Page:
14. The system of claim 10, wherein the gear assembly comprises a planetary gear assembly that imparts rotational and translational motion to the tine holder member.
15. The system of claim 14, wherein the gear assembly imparts a movement to the at least one aeration tine coupled to the tine holder member, said movement being adapted to form a slit in a soil surface and a pocket under the soil surface which is larger than the slit.
16. The system of claim 10, wherein the tine holder member is a shaft having means for retaining the at least one aeration tine.
17. The system of claim 16, wherein the at least one aeration tine farther comprises means for mounting the curved elongate member to the retaining means of the shaft.
18. A method of using a soil aerator system to form an aeration pocket, comprising:
moving a soil aerator system over a patch of soil, the soil aerator system comprising at least one aeration tine coupled to a tine holder member, the aeration tine having a curved knife portion and an aeration tube coupled to the curved knife portion and spaced apart from a tip portion;
penetrating the patch of soil with the tip portion of the aeration tine;
fracturing the soil with the curved knife portion; and
removing a soil plug with the aeration tube.
19. The method of claim 18, whereby an aeration pocket is formed in the patch of soil, the pocket having a horizontal length significantly greater than the diameter of the soil plug.
20. The method of claim 18, farther comprising imparting rotational and translational motion to the aeration tine when the tine is at least partially in the soil such that the tine forms a slit in the soil surface and a pocket under the soil surface.
21. The method of claim 20, wherein the translational and rotational movement is imparted by a gear assembly coupled to the tine holder member.
22. The method of claim 18, wherein the knife portion includes a convex edge and a complementary concave edge, the concave and convex edges converging near the tip portion.
23. The method of claim 22, wherein the concave edge comprises a leading edge of the knife portion as the soil is penetrated.
Description
CROSS REFERENCE TO RELATED APPLICATION

This application is a continuation of U.S. patent application Ser. No. 10/775,538 filed on Feb. 10, 2004 by David Maas et al., now U.S. Pat. No. 7,152,691 which is a continuation-in-part of U.S. patent application Ser. No. 10/387,092 filed on Mar. 12, 2003 by David Maas et al., now U.S. Pat. No. 7,096,968 which claims priority from U.S. Provisional Application No. 60/363,786, filed on Mar. 12, 2002 by David Maas et al., the entirety of which are incorporated by reference herein.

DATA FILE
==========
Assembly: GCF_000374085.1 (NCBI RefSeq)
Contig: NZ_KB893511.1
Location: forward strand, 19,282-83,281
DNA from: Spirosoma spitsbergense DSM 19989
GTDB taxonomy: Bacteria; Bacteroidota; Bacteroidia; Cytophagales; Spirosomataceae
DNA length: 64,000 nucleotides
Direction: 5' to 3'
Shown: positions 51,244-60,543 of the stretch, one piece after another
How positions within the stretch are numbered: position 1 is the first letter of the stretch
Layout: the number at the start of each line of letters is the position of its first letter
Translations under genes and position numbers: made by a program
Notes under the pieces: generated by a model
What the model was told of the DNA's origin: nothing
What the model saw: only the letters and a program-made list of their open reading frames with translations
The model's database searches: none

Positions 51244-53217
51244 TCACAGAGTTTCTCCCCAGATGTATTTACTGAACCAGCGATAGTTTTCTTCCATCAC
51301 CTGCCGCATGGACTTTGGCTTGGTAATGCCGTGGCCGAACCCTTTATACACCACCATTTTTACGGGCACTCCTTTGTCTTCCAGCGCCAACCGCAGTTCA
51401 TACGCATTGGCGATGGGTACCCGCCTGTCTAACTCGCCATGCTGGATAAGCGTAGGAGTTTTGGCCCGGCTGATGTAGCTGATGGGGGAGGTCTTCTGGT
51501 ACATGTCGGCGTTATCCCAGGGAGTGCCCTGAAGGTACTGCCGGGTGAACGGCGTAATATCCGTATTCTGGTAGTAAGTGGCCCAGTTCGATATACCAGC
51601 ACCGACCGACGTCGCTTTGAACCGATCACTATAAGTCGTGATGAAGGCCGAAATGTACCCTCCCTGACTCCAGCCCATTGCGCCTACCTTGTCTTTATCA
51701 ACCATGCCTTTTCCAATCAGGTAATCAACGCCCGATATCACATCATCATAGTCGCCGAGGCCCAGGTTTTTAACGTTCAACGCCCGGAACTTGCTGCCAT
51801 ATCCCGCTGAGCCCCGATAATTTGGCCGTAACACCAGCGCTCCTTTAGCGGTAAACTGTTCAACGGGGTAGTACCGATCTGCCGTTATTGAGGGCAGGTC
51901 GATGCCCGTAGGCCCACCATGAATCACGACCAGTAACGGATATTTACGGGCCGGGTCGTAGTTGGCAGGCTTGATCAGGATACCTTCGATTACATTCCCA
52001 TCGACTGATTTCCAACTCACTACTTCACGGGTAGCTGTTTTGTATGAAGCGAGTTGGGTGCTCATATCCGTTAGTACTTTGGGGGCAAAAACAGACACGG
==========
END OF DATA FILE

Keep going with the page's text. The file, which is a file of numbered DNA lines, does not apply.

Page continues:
BACKGROUND

Soil aeration devices are generally designed to cut a plug out of the soil instead of driving a spike into the soil because the latter approach compacts the soil. Towable soil aerator devices typically remove plugs of soil while forming an enlarged soil aeration pocket. Such aerators include hollow cylindrical tubes that enter the soil at an angle to cut free a cylindrical soil plug which contains grass, grass roots and soil. As the soil aeration device moves forward, planetary gears in the soil aeration device cause the soil aeration tubes to pivot to form a soil aeration hole or pocket wherein the bottom portion of the soil aeration hole is larger than the top opening of the soil aeration hole. The soil aeration tube is then lifted out of the soil to remove the soil plug, which is usually discarded on top of the soil.

One of the difficulties with soil aeration devices is that a substantial amount of soil, grass and roots in the form of cylindrical plugs are left on top of the soil. These soil plugs must either be removed, allowed to decompose, or pulverized via mowing. Generally, the larger the soil plugs, the longer it takes for the soil plugs to decompose naturally.

DESCRIPTION OF DRAWINGS

FIG. 1 is a perspective of a soil aerator device having a set of aeration tines;

FIG. 2 is a top view of an aeration tine;

FIG. 3 is a side view of the aeration tine of FIG. 2;

FIG. 3 a is a front view of the aeration tine of FIG. 2;

FIG. 3 b is a back view of the aeration tine of FIG. 2;

FIG. 4 is a bottom view of the aeration tine of FIG. 2;

FIG. 5 is a partial side view showing the aeration tine of FIG. 2 penetrating the soil;

FIG. 6 is a partial side view showing the aeration tine of FIG. 2 partially rotated within the soil;

FIG. 7 is a partial side view showing the aeration tine of FIG. 2 emerging from the soil;

FIG. 8 is a perspective view of an alternate aeration tine;

FIG. 9 is a top view of the aeration tine of FIG. 8;

FIG. 10 is an end view of the aeration tine of FIG. 8;

FIG. 11 is a side view of the aeration tine of FIG. 8;

FIG. 12 is a perspective view of yet another embodiment of an aeration tine;

FIG. 13 is a top view of the aeration tine of FIG. 12;

FIG. 14 is an end view of the aeration tine of FIG. 12;

FIG. 15 is a side view of the aeration tine of FIG. 12;

FIG. 16 is a perspective view of an aeration tine adapted for use on putting greens;

FIG. 17 is a top view of the aeration tine of FIG. 16;